PhotoIf you have small kids in your house, you know all about child proofing. But here's an area that might have slipped by: dangling window or blind cords.

The Window Covering Safety Council (WCSC) and the Consumer Product Safety Commission (CPSC) are urging parents and caregivers to check their window coverings for exposed or dangling cords, which pose a strangulation hazard to infants and young children -- and to replace them as soon as possible with safer blinds and shades. They strongly recommend that only cordless window coverings or those with inaccessible cords be used in homes with young children.

“Every year, cords from window blinds kill children,” said CPSC Chairman Elliot F. Kaye. “Corded window coverings are one of the top five hidden hazards in American homes -- and they are a preventable hazard.”

To heighten public awareness of window cord dangers, the council and CPSC have again declared October “National Window Covering Safety Month.”

“Parents with young children should replace their corded window coverings with the cordless products available,” explained WCSC Executive Director, Peter Rush. “There are many cordless products available in different styles, colors, and sizes that will soon be easily identified with the Best for Kids label.”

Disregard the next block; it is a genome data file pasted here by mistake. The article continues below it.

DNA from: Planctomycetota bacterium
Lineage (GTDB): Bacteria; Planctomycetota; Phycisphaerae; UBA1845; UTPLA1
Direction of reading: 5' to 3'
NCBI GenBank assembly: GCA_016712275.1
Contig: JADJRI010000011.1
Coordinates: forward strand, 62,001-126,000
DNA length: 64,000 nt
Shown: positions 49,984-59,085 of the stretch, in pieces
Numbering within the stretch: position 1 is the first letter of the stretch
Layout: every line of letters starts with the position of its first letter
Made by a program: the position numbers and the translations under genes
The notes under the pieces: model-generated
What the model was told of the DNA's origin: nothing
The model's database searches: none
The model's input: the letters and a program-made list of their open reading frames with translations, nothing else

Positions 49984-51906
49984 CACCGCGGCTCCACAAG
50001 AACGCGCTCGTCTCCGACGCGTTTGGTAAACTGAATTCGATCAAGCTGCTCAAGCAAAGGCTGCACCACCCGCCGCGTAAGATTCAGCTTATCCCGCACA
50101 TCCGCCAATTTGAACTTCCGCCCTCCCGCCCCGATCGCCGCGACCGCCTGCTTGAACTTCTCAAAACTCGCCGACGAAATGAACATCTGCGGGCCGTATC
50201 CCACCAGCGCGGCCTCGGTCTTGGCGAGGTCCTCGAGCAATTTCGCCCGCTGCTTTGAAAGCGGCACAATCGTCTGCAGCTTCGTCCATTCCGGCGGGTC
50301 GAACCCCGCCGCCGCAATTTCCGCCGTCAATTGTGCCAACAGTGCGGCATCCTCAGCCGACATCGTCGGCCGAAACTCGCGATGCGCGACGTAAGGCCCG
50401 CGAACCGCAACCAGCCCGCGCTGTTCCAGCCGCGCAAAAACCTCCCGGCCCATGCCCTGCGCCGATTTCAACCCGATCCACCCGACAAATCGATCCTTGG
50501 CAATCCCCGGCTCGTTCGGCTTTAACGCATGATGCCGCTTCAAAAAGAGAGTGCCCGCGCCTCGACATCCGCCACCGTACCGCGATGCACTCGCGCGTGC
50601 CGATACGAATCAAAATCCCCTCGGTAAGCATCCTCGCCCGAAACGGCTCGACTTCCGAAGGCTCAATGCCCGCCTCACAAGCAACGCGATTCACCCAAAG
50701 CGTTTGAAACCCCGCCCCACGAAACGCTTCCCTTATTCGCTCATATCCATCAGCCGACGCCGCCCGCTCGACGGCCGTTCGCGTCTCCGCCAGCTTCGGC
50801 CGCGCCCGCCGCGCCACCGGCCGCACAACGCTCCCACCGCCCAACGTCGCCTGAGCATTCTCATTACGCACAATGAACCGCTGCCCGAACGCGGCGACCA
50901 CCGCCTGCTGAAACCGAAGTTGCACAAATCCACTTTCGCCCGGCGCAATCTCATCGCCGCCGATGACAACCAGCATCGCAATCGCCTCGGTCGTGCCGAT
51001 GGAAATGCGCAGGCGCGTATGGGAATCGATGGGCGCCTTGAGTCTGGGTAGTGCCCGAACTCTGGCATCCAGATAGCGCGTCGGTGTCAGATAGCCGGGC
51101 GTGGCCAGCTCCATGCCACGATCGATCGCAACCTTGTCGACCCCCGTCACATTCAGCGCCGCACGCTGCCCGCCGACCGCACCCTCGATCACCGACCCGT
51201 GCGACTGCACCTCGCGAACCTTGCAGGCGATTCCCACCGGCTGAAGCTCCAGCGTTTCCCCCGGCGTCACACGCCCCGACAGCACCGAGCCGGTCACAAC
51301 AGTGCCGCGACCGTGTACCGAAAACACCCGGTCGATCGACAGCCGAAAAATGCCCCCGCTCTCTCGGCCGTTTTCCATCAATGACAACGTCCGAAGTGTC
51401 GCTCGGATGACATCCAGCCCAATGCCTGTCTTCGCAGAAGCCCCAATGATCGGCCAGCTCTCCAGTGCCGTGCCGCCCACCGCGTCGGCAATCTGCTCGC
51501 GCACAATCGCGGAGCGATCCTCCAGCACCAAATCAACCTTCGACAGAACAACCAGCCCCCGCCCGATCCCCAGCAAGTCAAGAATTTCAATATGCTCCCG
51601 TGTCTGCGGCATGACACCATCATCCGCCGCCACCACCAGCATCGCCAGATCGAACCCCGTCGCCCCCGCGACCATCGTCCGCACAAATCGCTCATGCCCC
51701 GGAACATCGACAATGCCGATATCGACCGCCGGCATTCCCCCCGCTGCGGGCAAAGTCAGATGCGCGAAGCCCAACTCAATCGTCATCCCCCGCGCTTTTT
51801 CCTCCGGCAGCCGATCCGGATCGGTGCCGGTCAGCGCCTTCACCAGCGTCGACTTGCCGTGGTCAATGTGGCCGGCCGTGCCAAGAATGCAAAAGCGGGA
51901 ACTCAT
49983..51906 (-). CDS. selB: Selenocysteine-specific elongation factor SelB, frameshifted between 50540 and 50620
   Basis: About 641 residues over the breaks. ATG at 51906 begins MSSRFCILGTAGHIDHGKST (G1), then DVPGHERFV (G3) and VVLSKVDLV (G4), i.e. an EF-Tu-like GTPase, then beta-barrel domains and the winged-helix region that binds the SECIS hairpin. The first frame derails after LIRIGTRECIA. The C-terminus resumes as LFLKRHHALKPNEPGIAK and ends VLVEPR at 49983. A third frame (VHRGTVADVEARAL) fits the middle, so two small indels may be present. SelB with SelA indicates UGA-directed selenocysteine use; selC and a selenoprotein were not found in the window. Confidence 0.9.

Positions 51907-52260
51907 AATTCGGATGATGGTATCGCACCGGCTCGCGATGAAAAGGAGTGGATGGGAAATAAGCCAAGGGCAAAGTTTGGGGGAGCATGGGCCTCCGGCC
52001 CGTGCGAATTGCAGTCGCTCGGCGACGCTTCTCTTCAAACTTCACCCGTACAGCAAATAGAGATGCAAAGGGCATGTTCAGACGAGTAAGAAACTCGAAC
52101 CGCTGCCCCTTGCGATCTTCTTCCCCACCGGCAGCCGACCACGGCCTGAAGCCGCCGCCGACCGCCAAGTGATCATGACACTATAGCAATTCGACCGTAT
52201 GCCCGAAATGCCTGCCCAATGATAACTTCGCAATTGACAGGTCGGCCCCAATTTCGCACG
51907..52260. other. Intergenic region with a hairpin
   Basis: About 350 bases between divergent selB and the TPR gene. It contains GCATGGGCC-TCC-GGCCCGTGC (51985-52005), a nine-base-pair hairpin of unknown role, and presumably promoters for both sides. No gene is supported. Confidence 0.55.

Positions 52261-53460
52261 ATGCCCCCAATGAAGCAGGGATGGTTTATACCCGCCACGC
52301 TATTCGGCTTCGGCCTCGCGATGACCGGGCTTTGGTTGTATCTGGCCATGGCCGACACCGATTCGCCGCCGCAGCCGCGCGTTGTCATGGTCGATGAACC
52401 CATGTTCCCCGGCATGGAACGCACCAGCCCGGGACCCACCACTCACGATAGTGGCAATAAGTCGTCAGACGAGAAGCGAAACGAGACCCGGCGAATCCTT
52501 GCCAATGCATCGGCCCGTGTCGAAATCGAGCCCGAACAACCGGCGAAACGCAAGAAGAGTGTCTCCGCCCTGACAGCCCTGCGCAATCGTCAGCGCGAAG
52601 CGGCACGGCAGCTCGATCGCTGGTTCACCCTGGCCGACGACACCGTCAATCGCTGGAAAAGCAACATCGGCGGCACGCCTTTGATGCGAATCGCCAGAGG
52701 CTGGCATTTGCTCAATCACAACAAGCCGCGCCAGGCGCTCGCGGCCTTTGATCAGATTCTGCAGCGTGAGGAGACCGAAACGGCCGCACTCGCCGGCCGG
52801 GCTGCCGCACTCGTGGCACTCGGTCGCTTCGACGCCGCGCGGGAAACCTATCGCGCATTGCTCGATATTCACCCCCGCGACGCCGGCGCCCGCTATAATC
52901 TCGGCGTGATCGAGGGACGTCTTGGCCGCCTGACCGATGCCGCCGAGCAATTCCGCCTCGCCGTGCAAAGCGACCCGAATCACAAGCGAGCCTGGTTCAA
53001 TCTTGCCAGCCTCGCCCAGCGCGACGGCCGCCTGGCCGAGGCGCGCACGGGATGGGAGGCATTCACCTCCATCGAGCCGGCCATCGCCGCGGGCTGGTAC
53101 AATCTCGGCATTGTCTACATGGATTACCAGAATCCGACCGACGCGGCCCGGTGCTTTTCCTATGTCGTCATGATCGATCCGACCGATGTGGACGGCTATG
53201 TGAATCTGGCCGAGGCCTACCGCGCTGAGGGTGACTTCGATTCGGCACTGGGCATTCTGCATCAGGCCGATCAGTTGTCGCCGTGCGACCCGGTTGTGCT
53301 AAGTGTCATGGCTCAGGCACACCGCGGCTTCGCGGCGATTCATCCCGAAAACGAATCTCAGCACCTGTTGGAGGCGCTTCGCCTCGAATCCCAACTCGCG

A safety push

The industry recently launched the Best for Kids certification program to help consumers and retailers easily identify window covering products that are suitable for use in homes with infants and young children.

For a product to be eligible for this certification program, manufacturers must meet specified program criteria and submit their window covering products to a designated third party testing laboratory.

Once a product passes the third party testing, the manufacturer will be allowed to label the product with the Best for Kids certification seal.

The multiple cordless products available include (partial list):

  • cordless drapes,
  • sheers,
  • light-filtering cordless shades,
  • cordless blackout shades,
  • cordless roman shades,
  • cordless mini-blinds,
  • faux wood blinds,
  • shutters,
  • cordless pleated shades, and
  • cordless motorized shades to name a few.

All of the above come in a variety of sizes, patterns, and fabrics from which to choose.

What to do

WCSC and CPSC offer these basic window safety precautions:

  • Install only cordless window coverings, or window coverings with inaccessible cords, in homes with young children.
  • Move all furniture, cribs, beds, and climbable surfaces away from windows.
  • Mount window guards or window stops to prevent children from potentially falling from a window. Ensure that windows cannot open more than four inches if young children are in the home.

Share your Comments